Fatima considered Samir’s reply and took it with a grain of salt. Because she was still skeptical, she had to ask. “So you don’t care that I’m studying to become a prosecutor?”
“Actually, I do care. I said it’s very impressive.” Samir reached over to take a plate of baklava and offered Fatima a piece. When she hesitated, he pushed the plate towards her and she felt comfortable enough to take one. “It’s a brutal job, but it’s a necessary one.”
Fatima took a break to eat her baklava. She could taste the layers of sweet pastry breaking apart in her mouth. The crunch of sweet nuts and filling tenderizing her taste buds. It had the unintended effect of sweetening her temperament as well.
“You have an open mind.” Fatima said, licking the sugar across her lips.
Samir looked down humbly at his plate of uneaten flatbread. “I try my best to see things from all sides.”
“You might want to be careful.” Fatima said in between sips of tea. She poured herself another glass. “There’s a danger of bordering on indecisiveness. And if there’s anything I hate most in the world, it’s flimsy, indecisive people.”
Samir raised his gaze from his plate. His gray eyes shone silver, twinkling brilliantly like stars. Fatima was in more danger than she knew. Samir did not have a single dull bone in his body, and she was going to find out very soon.
“I can assure you that I am anything but indecisive.”
“So you’re stubborn?”
Samir threw his head back to let out a whole hearted laugh to the dismay of Fatima’s family. Across the far end of the table, Madarbozorg was clutching her purse, setting a precedent for the rest of Fatima’s relatives. Nearly half of Fatima’s family were holding onto their wallets for dear life. Samir was the first suitor to ever successfully endure being in the same room as Fatima for more than fifteen minutes. The fact that he seemed highly interested in Fatima meant that he was not only dangerous to Fatima’s defensive heart but also Madarbozorg’s jackpot. Samir was going to rob them of their money.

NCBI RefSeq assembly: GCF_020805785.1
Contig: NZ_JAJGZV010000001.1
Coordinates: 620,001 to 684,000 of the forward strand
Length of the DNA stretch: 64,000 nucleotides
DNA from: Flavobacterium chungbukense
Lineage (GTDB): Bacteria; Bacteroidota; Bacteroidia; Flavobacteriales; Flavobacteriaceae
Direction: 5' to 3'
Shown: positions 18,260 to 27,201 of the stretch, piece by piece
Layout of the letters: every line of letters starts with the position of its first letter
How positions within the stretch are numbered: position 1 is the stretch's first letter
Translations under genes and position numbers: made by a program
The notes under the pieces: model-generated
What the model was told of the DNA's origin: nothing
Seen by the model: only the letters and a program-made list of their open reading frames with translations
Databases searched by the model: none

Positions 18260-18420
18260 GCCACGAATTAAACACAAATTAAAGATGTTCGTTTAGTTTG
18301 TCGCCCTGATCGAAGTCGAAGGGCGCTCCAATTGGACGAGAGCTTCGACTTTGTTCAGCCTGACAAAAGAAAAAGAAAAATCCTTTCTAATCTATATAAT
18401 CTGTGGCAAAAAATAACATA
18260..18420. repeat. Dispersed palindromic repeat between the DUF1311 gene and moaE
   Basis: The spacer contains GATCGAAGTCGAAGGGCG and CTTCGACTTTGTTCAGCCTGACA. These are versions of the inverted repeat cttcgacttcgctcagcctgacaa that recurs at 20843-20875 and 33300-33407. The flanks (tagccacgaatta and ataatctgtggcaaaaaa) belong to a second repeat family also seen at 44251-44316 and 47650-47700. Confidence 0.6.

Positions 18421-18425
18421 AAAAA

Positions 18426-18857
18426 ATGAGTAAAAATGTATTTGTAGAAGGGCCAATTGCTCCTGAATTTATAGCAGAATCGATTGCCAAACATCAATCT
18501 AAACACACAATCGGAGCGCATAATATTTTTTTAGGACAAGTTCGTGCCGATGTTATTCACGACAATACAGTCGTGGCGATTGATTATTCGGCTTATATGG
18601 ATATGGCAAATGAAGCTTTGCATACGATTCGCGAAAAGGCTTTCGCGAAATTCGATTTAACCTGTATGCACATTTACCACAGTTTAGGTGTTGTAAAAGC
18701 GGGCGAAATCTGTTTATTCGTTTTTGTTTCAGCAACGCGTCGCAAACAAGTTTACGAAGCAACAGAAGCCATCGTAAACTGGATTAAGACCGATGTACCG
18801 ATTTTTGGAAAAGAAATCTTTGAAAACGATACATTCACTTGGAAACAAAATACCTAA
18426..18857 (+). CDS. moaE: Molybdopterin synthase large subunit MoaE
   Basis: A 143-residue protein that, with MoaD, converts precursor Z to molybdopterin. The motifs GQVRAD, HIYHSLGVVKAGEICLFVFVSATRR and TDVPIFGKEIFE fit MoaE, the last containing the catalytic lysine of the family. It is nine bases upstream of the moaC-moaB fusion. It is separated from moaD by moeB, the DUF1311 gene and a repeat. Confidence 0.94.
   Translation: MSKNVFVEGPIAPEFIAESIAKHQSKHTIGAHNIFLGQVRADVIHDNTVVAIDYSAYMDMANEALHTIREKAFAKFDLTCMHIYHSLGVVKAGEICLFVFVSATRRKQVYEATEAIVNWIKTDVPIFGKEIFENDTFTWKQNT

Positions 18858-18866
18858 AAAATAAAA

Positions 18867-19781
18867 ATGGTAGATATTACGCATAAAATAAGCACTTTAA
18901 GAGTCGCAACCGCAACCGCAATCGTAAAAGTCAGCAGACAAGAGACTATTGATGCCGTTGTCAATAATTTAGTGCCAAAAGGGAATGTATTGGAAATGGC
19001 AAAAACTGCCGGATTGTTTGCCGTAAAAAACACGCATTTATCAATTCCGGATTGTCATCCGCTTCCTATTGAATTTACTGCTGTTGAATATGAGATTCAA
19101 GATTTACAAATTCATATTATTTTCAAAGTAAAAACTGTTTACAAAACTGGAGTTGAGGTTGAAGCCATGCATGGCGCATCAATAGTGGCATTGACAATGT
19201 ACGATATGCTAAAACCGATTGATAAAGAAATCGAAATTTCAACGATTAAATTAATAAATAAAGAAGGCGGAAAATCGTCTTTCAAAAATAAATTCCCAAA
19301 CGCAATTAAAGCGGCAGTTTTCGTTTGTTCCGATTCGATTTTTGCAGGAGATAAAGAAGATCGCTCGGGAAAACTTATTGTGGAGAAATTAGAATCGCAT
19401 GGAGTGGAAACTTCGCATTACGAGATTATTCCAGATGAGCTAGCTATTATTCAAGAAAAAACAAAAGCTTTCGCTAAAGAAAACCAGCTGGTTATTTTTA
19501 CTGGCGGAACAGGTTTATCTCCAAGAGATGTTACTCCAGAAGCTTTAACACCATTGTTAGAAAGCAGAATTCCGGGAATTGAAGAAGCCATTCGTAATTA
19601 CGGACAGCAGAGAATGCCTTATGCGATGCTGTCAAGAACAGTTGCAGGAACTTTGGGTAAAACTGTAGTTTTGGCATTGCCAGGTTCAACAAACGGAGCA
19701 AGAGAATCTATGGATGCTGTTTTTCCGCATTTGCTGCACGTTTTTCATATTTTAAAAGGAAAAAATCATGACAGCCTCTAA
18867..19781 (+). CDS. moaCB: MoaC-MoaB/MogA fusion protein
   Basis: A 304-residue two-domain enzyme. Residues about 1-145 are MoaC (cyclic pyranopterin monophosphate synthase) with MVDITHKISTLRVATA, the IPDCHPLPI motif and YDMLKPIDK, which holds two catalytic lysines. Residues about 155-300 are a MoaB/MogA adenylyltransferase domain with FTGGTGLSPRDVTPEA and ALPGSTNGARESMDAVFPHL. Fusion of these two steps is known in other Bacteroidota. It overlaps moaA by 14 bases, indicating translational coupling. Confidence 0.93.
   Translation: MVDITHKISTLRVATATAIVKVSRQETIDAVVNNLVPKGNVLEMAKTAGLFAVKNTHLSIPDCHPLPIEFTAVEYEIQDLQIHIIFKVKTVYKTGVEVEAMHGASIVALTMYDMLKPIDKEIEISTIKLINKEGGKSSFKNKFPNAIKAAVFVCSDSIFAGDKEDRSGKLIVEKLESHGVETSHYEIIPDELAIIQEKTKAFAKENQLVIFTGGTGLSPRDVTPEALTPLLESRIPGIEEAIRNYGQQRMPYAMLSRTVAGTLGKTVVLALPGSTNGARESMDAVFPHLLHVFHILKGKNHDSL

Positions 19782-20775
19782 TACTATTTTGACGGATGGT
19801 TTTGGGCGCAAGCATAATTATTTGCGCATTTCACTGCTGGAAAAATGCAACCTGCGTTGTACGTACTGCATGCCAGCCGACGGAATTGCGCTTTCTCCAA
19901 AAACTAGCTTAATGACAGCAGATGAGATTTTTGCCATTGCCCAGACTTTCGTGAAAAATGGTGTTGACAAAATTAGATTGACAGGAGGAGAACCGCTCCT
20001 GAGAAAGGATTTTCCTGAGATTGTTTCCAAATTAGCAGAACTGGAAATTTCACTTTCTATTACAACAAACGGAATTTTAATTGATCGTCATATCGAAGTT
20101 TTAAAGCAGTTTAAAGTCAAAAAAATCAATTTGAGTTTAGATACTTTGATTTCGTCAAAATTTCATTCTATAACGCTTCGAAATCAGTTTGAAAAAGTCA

After his laughter died down, Samir blinked back a few tears before sighing comfortably into his seat. “You’re good.”
“I’m just getting started.” Fatima noticed Samir’s empty tea glass and refilled it. “Once I’m done with you, you’ll never want to see my face ever again.”
“What a shame. You’re so beautiful.”
With the teapot still in her grasp, Fatima looked up from the glass and met Samir’s eyes. Her gaze cut deep into his soul. What should have been an unnerving experience was wholly welcomed. Samir did not feel the pain.
“Did I also mention how much I hate sweet-talkers?”
Samir grinned. “You seem very determined to dislike me. Do I intimidate you?”
“Not at all. I’m usually the one that does all the intimidating.”
“Then I’m afraid you’ve met your match. You can’t intimidate me.”
“Is that a challenge?” Fatima asked.
She suddenly became aware of her body sitting more erect and stiff in her seat. Samir surprised her by mirroring her movements. As they leaned in closer across the table, a small storm brewed as a result of their tension, bridging the distance between them both. If Fatima was thunder, then Samir was lightning. Their families were at the mercy of their storm.
“It is. Feel free to question me as you please. I’m an open book.”
“Fine. How many people have you slept with?”
“FATIMA!” Omir protested, but she was deaf to his reprimand.
“Five,” Samir replied cooly.
“Premarital sex is haram.”
“But love is *halal. I really did love them, all five of them.”
This time it was Fatima who threw her head back to laugh. Unlike Samir’s, Fatima’s laugh was a cold one. Her laughter could lower the temperature in the room and cause drafts. By the time Fatima’s laughter died down, half the guests, specifically Fatima’s relatives, were shivering in their seats. The Mustafics, on the other hand, rather enjoyed the sudden drop in temperature. It reminded them of home and white winters.
“You love with your heart. Not with your dick.”
“Maybe for you. It so happens that both my organs are interconnected.”